Learn about the common trouble areas in content marketing and how organizations can enable cross-functional cooperation to create effective audience-centric marketing.

The ability of countries to coexist peacefully depends on a mutual understanding of borders and some level of agreement about what type of behavior is expected of good neighbors. The root of many conflicts is that participants hold such fundamentally different views that they can’t even agree on basic facts.

What I’m hearing from our clients these days is that this is often the case in the world of content marketing. Unless there is map of the process and an agreement on what is expected of all parties, neighboring functions are in a constant state of turmoil. Here are some of the trouble spots that content marketing folks should watch out for:

  • Product-centric product marketing. Content producers are generally reliant on product marketing for messaging, as well as an understanding of the market and buyers. If product marketing sees its role solely as producer of product-oriented content, this creates a big, smoking hole in the content development process.
  • A constantly evolving search engine optimization (SEO) strategy. Content that is rich in keywords and phrases is essential for SEO and helps to attract potential buyers to your Web site. However, if your SEO strategy is in a constant state of upheaval, your content team will be, also. Content production is time-consuming, and content needs to be in place for a certain amount of time for SEO to work. Changing your keywords every three months is a recipe for failure.\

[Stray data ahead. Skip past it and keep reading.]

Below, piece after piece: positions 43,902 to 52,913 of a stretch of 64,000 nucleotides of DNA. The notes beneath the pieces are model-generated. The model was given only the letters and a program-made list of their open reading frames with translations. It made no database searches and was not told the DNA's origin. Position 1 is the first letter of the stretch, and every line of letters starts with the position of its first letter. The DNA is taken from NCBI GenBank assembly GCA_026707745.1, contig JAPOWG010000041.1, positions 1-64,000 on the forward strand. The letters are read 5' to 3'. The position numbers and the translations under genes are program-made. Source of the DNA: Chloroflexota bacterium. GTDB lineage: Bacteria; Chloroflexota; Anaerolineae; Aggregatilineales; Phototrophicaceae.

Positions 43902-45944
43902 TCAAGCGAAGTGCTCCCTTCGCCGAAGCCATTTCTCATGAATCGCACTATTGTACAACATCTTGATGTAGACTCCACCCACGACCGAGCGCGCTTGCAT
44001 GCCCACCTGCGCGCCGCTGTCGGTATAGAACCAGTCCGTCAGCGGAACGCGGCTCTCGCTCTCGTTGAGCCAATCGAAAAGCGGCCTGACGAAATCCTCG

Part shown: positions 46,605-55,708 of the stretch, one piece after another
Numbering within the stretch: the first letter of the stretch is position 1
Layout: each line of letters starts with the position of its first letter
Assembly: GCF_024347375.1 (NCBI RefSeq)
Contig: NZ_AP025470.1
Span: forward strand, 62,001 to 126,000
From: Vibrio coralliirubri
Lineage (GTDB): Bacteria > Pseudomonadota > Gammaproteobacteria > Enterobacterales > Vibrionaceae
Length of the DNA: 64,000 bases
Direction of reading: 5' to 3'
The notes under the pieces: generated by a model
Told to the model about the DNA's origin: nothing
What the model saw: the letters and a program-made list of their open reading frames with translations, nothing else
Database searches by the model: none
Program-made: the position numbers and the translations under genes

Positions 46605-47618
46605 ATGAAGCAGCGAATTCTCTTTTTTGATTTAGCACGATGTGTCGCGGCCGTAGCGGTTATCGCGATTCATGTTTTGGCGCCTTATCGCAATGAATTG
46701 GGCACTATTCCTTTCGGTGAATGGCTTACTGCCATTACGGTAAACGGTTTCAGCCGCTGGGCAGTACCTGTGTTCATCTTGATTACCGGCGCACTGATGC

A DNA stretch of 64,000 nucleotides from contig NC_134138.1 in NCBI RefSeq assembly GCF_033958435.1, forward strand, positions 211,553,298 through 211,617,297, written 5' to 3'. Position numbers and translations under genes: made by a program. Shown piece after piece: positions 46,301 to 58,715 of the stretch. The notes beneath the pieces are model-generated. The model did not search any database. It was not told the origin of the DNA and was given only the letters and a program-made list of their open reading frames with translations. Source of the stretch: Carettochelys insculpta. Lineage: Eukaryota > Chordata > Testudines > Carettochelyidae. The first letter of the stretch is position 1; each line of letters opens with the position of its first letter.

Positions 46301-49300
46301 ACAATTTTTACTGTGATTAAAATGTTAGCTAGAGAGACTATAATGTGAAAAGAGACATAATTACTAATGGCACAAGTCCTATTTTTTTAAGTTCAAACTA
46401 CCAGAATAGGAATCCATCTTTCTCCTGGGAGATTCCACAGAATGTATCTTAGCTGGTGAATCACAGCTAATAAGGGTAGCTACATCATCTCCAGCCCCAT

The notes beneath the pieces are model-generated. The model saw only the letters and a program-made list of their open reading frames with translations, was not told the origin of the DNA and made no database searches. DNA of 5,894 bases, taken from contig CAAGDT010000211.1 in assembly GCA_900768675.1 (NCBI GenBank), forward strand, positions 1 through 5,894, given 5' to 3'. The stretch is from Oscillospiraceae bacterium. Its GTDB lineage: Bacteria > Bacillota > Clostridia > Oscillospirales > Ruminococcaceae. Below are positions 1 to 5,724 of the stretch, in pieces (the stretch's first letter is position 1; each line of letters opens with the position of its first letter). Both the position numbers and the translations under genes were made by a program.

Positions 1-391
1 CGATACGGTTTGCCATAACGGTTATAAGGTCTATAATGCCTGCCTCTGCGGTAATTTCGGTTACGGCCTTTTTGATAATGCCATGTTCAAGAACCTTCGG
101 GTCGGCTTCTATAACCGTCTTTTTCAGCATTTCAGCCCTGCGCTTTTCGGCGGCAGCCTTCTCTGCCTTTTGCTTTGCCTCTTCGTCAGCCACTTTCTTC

• Lack of communication with sales. In many organizations, marketing and sales are like neighboring tribes that view each other with suspicion and speak completely different languages. This age-old problem needs to be addressed in order to achieve a truly aligned approach to content marketing.

What can be done to solve the problems of the content world? This is a topic we’ll be diving into at our Summit in May, but here are some ways to get started:

  • First, adopt a map everyone can agree on. This is how many organizations are realizing immediate value from the SiriusDecisions Content Model, which defines the basic steps in the content process and the areas of interlock. At the very least, it is a starting point for the discussion!
  • Secondly, there needs to be some cross-functional governance – the United Nations of content, if you will. It’s much easier to make the content process work if there is an executive sponsor with the authority to make everyone play nice. But beyond that, there should be a forum for functional areas to collaborate. In some companies this is happening via content councils or editorial boards.

Finally, there needs to be an agreement on the basic need for audience-centric marketing. This may seem rudimentary, but many organizations still have not embraced personas as a building block of content. Defining personas can creates a common understanding of the buyer that naturally drives an aligned approach. Without personas, there is no single view to bridge all the participating functions.

How’s your company dealing with the need for cross-functional cooperation in the world of content marketing? We’d love to hear some reports from the front lines and, of course, any ideas you may have for creating a lasting peace!